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Webster 1913 Edition


Discourse

Dis-course′

,
Noun.
[L.
discursus
a running to and fro, discourse, fr.
discurrere
,
discursum
, to run to and fro, to discourse;
dis-
+
currere
to run: cf. F.
discours
. See
Course
.]
1.
The power of the mind to reason or infer by running, as it were, from one fact or reason to another, and deriving a conclusion; an exercise or act of this power; reasoning; range of reasoning faculty.
[Obs.]
Difficult, strange, and harsh to the
discourses
of natural reason.
South.
Sure he that made us with such large
discourse
,
Looking before and after, gave us not
That capability and godlike reason
To fust in us unused.
Shakespeare
2.
Conversation; talk.
In their
discourses
after supper.
Shakespeare
Filling the head with variety of thoughts, and the mouth with copious
discourse
.
Locke.
3.
The art and manner of speaking and conversing.
Of excellent breeding, admirable
discourse
.
Shakespeare
4.
Consecutive speech, either written or unwritten, on a given line of thought; speech; treatise; dissertation; sermon, etc.;
as, the preacher gave us a long
discourse
on duty
.
5.
Dealing; transaction.
[Obs.]
Good Captain Bessus, tell us the
discourse

Betwixt Tigranes and our king, and how
We got the victory.
Beau. & Fl.

Dis-course′

,
Verb.
I.
[
imp. & p. p.
Discoursed
;
p. pr. & vb. n.
Discoursing
.]
1.
To exercise reason; to employ the mind in judging and inferring; to reason.
[Obs.]
“Have sense or can discourse.”
Dryden.
2.
To express one’s self in oral discourse; to expose one's views; to talk in a continuous or formal manner; to hold forth; to speak; to converse.
Bid me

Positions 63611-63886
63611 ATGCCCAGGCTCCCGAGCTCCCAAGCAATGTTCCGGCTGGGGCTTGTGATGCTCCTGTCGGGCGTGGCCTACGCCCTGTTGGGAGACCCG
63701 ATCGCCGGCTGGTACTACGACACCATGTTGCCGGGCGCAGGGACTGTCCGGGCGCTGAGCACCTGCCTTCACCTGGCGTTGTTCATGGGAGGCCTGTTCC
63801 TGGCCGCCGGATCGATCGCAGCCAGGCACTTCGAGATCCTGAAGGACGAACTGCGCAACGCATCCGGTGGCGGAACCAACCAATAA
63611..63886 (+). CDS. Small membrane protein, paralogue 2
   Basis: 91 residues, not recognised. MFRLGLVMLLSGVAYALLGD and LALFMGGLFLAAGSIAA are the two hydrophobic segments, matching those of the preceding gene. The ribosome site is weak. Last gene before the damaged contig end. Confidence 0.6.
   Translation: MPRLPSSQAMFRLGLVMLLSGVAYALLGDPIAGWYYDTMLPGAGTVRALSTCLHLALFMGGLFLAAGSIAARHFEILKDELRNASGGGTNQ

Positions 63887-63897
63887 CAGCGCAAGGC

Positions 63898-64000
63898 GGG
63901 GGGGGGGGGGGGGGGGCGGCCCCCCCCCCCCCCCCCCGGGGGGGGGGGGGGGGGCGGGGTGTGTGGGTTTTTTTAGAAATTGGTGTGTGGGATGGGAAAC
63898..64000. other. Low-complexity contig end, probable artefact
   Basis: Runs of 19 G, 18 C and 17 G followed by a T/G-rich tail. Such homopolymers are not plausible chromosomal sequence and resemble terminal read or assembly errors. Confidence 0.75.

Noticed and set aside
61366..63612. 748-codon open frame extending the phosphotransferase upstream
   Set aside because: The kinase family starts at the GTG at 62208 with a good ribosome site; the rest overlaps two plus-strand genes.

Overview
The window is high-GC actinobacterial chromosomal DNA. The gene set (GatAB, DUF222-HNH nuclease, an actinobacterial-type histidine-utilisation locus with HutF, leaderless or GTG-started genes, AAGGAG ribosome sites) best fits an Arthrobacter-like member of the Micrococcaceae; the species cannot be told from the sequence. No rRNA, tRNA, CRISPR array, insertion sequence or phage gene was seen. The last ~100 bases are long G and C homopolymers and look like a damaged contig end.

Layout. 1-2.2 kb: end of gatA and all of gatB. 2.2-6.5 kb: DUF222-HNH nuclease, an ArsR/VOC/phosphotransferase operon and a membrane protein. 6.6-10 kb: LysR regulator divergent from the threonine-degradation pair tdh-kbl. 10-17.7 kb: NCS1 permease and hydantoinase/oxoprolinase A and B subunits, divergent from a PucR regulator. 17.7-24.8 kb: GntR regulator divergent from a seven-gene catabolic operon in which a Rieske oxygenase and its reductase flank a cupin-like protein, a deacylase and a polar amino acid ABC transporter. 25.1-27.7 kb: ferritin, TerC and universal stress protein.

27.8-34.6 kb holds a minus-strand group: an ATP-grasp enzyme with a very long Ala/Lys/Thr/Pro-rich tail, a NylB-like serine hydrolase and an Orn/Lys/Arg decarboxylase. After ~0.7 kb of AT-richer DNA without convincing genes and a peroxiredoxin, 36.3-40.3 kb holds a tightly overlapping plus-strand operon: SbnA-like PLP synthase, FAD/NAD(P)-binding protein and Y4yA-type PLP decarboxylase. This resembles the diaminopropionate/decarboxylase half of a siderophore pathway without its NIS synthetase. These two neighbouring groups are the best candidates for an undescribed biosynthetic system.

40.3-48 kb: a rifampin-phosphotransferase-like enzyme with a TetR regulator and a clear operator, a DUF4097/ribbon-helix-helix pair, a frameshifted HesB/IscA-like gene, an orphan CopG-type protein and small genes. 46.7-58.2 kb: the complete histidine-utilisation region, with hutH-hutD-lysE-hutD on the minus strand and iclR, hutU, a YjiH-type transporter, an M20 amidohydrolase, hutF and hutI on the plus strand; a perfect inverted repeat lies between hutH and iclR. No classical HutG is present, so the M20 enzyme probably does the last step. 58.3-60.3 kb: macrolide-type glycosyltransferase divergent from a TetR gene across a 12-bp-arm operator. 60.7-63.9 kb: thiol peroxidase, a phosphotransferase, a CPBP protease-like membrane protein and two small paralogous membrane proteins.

discourse
, I will enchant thine ear.
Shakespeare
3.
To relate something; to tell.
Shak.
4.
To treat of something in writing and formally.

Dis-course′

,
Verb.
T.
1.
To treat of; to expose or set forth in language.
[Obs.]
The life of William Tyndale . . . is sufficiently and at large
discoursed
in the book.
Foxe.
2.
To utter or give forth; to speak.
It will
discourse
most eloquent music.
Shakespeare
3.
To talk to; to confer with.
[Obs.]
I have spoken to my brother, who is the patron, to
discourse
the minister about it.
Evelyn.

Webster 1828 Edition


Discourse

DISCOURSE

,
Noun.
Discors. [L., to run.]
1.
The act of the undertaking, by which it passes from premises to consequences; the act which connects propositions, and deduces conclusions from them. [This sense is now obsolete.]
2.
Literally, a running over a subject in speech; hence, a communication of thoughts by words, either to individuals, to companies, or to public assemblies. Discourse to an individual or to a small company is called conversation or talk; mutual interchange or thoughts; mutual intercourse of language. It is applied to the familiar communication of thoughts by an individual, or to the mutual communication of two or more. We say, I was pleased with his discourse, and he heard our discourse.
The vanquished party with the victors joined, nor wanted sweet discourse, the banquet of the mind.
3.
Effusion of language; speech.
4.
A written treatise; a formal dissertation; as the discourse of Plutarch on garrulity; of Cicero on old age.
5.
A sermon, uttered or written. We say, an extemporaneous discourse, or a written discourse.

DISCOURSE

,
Verb.
I.
1.
To talk; to converse; to but it expresses rather more formality than talk. He discoursed with us an hour on the events of the war. We discoursed together on our mutual concerns.
2.
To communicate thoughts or ideas in a formal manner; to treat upon in a solemn, set manner; as, to discourse on the properties of the circle; the preacher discoursed on the nature and effects of faith.
3.
To reason; to pass from premises to consequences.

DISCOURSE

,
Verb.
T.
To treat of; to talk over; to discuss. [Not used.]
Let use discourse our fortunes.

Definition 2022


discourse

discourse

English

Noun

discourse (countable and uncountable, plural discourses)